According to a series of news agencies, more details regarding the DePuy hip implants have surfaced during trial.
Reports indicate that the same executive who assumed the DePuy division after the major recall of the flawed hip implants is the same executive who supervised the implant’s design and introduction. According to the news, this same executive was holding one of the senior marketing positions when the company Johnson & Johnson refrained from reporting officials outside of the country that U.S. regulatory agencies had refused to allow the company to sell the potentially flawed hip implant in the country.
The all-metal hip implant that has been linked to a series of complaints and revision surgeries is under fire during the trial of the first lawsuit out of 10,000 filed against J&J. The Articular Surface Replacement, or A.S.R. is the main device associated with the 10,000 lawsuits filed against DePuy. According to the news, the involvement of the same executive in the supervision of the implant’s introduction is being brought up during the trial. This issue could raise questions concerning DePuy’s ability to put this matter behind them and efficiently work on designing devices that meet high safety standards. According to a DePuy spokesperson, the company only seeks the most competent people for the job. Multiple marketing executives were called to testify. Executives who were involved in the A.S.R. development will be testifying in the near future. According to those who testified last Wednesday, the devices were recalled over a failure to meet clinical standards.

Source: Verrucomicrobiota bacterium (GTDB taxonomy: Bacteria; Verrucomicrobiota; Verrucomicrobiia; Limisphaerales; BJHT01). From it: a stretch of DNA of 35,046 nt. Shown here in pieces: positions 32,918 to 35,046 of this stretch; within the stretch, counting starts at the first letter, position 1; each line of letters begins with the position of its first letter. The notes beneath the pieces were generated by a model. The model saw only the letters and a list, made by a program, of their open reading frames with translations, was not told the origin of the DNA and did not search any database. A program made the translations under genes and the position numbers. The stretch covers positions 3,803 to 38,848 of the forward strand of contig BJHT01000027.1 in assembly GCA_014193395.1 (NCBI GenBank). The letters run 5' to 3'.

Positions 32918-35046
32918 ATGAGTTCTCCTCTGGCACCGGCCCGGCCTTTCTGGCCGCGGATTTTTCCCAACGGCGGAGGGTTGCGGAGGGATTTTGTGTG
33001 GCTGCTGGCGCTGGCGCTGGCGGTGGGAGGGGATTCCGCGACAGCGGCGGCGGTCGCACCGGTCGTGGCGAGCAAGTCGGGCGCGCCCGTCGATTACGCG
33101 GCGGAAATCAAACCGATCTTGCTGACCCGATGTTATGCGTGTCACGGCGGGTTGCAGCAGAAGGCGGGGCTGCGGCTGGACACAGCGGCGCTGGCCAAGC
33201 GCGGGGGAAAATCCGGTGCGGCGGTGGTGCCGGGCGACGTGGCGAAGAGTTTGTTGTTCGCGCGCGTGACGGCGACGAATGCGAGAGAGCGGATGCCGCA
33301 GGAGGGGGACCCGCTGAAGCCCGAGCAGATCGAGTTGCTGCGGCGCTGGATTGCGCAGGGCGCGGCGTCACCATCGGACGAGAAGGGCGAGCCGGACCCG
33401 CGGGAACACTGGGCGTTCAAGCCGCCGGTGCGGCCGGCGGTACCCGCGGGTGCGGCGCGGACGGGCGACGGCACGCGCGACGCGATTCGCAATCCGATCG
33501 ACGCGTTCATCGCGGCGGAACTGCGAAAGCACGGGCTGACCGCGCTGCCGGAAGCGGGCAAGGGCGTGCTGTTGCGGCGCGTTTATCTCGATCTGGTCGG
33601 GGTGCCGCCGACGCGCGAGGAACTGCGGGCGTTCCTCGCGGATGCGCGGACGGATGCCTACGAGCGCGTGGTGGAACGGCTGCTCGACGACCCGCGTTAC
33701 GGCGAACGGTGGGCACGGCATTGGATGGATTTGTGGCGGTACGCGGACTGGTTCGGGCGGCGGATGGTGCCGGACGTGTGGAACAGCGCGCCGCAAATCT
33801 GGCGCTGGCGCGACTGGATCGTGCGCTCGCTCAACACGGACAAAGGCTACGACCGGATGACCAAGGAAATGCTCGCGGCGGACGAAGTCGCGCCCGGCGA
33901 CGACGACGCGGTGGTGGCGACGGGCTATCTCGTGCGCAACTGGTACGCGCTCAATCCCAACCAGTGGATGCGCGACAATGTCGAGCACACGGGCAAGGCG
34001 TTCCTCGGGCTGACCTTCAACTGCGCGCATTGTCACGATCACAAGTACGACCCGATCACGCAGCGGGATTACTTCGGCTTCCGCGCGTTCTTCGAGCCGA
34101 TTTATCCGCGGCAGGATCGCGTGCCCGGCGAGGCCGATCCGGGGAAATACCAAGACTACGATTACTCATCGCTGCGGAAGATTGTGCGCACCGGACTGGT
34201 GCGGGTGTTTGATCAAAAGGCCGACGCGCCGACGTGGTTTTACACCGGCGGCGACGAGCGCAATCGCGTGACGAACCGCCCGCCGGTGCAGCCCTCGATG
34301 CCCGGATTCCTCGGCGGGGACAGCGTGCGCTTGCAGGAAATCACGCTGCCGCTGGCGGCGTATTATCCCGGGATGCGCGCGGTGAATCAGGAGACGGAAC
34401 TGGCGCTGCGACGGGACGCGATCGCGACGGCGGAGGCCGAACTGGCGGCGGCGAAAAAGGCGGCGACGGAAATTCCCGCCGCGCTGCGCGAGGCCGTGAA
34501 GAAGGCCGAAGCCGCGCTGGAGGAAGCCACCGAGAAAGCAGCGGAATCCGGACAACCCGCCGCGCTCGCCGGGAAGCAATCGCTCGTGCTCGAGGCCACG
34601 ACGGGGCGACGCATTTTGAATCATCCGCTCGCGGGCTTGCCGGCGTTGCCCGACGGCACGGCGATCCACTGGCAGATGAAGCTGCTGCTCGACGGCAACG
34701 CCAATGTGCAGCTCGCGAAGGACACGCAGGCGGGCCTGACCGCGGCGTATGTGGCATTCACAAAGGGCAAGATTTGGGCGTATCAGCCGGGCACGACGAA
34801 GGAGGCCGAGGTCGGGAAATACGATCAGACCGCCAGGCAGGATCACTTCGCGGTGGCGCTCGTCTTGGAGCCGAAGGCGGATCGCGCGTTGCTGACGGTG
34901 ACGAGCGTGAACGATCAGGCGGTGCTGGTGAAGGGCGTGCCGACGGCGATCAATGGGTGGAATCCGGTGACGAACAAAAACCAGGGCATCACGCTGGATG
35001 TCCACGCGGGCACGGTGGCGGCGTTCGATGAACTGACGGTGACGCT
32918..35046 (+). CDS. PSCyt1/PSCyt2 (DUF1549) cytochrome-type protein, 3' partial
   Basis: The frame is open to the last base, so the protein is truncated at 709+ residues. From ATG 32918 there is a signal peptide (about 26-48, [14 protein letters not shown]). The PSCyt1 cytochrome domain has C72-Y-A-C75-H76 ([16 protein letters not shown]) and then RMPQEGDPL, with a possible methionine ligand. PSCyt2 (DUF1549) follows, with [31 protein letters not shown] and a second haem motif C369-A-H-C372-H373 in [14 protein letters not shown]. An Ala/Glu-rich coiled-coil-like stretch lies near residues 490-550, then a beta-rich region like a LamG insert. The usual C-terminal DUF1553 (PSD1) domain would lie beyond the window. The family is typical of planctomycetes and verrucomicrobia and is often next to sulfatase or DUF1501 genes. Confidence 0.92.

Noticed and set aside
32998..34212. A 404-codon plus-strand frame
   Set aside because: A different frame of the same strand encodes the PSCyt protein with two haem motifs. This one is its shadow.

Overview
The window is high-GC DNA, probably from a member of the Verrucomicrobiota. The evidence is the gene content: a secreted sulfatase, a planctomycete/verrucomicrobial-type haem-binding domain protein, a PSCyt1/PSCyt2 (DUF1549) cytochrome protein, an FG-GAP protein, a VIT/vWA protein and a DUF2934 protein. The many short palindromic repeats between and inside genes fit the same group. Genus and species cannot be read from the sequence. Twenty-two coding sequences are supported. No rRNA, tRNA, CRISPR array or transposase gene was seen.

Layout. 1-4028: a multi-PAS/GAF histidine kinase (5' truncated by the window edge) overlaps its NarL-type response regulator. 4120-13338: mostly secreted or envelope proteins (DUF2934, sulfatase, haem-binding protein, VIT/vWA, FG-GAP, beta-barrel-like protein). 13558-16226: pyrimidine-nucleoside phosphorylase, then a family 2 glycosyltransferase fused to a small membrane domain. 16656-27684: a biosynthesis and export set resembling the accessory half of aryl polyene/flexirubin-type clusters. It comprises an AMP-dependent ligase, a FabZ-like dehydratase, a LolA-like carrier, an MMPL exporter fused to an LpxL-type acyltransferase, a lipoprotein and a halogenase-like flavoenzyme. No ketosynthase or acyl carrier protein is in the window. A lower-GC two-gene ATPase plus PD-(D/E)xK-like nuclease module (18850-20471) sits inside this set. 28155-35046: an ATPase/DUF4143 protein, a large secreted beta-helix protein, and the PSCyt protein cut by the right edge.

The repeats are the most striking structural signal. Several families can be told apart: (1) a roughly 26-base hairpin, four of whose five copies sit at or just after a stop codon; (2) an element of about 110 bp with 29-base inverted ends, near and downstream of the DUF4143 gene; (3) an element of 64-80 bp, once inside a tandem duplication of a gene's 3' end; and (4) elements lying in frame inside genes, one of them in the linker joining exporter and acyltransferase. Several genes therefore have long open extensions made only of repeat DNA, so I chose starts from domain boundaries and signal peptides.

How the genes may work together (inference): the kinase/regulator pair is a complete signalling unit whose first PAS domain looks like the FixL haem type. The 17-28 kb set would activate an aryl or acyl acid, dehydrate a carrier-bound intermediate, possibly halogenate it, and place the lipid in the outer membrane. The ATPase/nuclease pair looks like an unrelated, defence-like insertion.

Before the recall announcement, DePuy executives claimed publicly that all devices performed well in spite of the fact that, internal documents show conflict information regarding how well these devices were working then.
Towards the end of 2008, one of DePuy’s top consultant surgeons contacted some DePuy marketing officials due to a concern regarding the device’s cup design. According to the surgeon, the cup should be redesigned due to a failure that could eventually pose health hazards to recipients.
These devices were first sold outside of the country in 2003 for use as an alternative replacement procedure known as resurfacing. Several complaints and revision surgeries were reported in the country and abroad. The first lawsuit in 10,000 is being tried now in Los Angeles.
To learn more about the details that have surfaced during trial, click here for the full article or watch the video below: